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Professional News
AMA Says Intellectual Disability Warrants ‘Underserved’ Designation
Psychiatric News
Volume 46 Number 24 page 8a-8a

The AMA is putting its weight behind an effort to designate individuals with intellectual disabilities as a medically under-served group.

At last month’s Interim Meeting of the AMA House of Delegates in New Orleans, delegates approved unanimously a report by the Council on Medical Services calling on the AMA to support a simplified process for designating individuals with intellectual disabilities as a medically under-served group. The Health Resources and Services Administration (HRSA) has been pursuing that designation, but—as the council report noted—the process has been slow.

The Patient Protection and Affordable Care Act requires HRSA to revamp and simplify its process for designating groups as medically underserved, and the agency has proposed a simplified process that has yet to be finalized.

Approval of the report lends the AMA’s support to establishing that simplified process. And it also requires existing AMA policy to replace the term “mentally retarded” with “intellectually disabled.”

The outcome of the house vote is largely the fruit of one activist psychiatrist’s efforts and is an example of how a motivated physician can influence AMA policy.

Psychiatrist Vijaya Appareddy, M.D., dates her interest in serving the intellectually disabled from her days in child and adolescent psychiatry training at Mount Sinai Medical Center. She was appointed by President George W. Bush to the President’s Committee on Intellectual Disabilities and served as vice chair from 2003 to 2006.

Appareddy, who is a delegate from the American Association of Physicians of Indian Origin as well as chair-elect of the AMA’s International Medical Graduate Governing Council, brought a resolution to the house at last year’s Interim Meeting in San Diego seeking support for designation of the intellectually disabled as medically underserved. After debate in reference committee hearings (where all resolutions and reports are aired prior to being submitted to the house for a final vote), the resolution was referred to the Council on Medical Services.

She said that the designation will serve to enhance access to and quality of health care services for the intellectually disabled by making federal dollars available for research and for training medical students and residents, for increasing payment to clinicians working with this population, and for enhancing family and community services.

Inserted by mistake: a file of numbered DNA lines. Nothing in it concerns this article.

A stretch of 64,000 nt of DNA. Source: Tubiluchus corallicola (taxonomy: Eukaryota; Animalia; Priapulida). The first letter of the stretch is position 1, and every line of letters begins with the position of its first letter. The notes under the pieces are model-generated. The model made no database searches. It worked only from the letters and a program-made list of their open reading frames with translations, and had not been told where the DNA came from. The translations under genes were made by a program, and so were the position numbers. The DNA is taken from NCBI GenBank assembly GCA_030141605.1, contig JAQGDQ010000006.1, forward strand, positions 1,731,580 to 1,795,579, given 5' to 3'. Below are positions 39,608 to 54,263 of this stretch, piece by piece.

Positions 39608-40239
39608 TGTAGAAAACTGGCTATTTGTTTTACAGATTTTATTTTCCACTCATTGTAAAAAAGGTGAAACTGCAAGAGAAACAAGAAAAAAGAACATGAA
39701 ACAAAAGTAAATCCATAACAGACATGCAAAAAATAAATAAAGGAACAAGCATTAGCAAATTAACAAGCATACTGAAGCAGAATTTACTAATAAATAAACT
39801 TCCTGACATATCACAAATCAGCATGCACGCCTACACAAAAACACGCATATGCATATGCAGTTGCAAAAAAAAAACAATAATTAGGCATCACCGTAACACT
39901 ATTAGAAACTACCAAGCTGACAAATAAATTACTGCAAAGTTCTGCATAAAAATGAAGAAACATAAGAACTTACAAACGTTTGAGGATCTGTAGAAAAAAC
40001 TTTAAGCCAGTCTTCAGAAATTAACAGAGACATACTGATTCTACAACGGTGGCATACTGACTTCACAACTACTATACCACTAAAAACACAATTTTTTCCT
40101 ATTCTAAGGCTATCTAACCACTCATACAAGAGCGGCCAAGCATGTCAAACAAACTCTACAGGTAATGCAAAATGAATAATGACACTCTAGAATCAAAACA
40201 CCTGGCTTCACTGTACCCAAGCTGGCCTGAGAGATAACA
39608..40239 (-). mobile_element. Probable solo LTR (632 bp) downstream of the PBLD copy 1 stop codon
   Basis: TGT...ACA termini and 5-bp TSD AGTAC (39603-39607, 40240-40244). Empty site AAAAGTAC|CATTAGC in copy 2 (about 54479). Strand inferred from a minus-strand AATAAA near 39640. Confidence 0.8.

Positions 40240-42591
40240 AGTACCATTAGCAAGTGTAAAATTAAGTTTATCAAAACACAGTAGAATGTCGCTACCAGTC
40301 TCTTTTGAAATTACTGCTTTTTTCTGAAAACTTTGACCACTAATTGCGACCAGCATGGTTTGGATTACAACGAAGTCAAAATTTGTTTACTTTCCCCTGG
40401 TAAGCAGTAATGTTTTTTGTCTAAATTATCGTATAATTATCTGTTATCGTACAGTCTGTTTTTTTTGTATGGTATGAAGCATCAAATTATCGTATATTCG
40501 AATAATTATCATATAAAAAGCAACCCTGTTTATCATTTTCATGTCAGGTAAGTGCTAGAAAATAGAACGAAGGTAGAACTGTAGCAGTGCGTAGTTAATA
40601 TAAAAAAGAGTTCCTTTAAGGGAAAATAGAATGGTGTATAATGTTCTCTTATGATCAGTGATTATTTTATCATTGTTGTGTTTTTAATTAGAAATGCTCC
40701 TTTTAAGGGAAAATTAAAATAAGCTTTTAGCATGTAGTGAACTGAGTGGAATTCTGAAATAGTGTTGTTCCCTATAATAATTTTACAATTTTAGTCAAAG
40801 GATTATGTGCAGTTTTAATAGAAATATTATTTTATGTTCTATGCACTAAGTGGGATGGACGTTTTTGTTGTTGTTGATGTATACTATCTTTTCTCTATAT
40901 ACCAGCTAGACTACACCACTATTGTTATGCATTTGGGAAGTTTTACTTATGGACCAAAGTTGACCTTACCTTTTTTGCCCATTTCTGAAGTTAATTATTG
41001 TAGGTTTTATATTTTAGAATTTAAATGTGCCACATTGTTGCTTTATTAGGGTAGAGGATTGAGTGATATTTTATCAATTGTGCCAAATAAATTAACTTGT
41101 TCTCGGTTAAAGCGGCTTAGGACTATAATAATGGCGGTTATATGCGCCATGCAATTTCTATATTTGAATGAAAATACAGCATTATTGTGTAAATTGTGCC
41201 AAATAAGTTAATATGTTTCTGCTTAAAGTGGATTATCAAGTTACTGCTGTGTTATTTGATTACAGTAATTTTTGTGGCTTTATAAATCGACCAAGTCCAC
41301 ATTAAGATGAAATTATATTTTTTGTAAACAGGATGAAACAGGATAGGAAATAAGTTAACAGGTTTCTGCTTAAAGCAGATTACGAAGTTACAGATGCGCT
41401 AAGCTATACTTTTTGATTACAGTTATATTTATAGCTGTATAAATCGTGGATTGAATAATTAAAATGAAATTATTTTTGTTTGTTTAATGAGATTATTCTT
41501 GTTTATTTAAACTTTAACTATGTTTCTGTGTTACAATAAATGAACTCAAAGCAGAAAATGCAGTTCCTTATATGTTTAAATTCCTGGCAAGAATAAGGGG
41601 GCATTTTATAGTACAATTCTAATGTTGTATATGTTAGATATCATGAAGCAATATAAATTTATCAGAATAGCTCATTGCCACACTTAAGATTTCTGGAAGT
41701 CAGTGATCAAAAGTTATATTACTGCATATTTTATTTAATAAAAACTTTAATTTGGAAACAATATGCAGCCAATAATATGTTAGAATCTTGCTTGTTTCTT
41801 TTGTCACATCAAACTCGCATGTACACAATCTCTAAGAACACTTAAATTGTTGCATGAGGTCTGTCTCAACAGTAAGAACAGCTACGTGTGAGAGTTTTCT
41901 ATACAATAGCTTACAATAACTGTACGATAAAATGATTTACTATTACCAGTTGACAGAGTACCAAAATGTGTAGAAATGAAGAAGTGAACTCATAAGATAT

“The AMA’s support carries a lot of weight because people pay attention to what the AMA endorses and supports,” she told Psychiatric News. “And it is important symbolically because every specialty and subspecialty is speaking with a unified voice, through the AMA, for increased services for this population.”

Appareddy also believes replacing the term “mentally retarded” with “intellectually disabled” in AMA policy is substantive, reflecting a challenge that can be overcome, rather than “something regressive that cannot be changed.” She noted that the name of the presidential advisory committee was changed by President Bush when he reauthorized the committee in 2003.

That committee originated under President John F. Kennedy and has been reauthorized by every president since then to advise the government about how to enhance services for the intellectually disabled. For Appareddy, service on the committee—which included members with disabilities—was transformative.

“Listening to what these individuals had to overcome to reach their goals was inspiring,” she told Psychiatric News. “Unless you treat these individuals and interact with them, it is hard to comprehend that they can be very productive and can contribute to society. They don’t have to be on the sidelines.”

The text of the house’s action on the council report is posted at <www.ama-assn.org/assets/meeting/2011i/i11-ref-comm-j-annotated.pdf>. A video of an interview with Appareddy is posted at <www.youtube.com/watch?v=7Y5B9oOKMbA>.inline-graphic-1.gif

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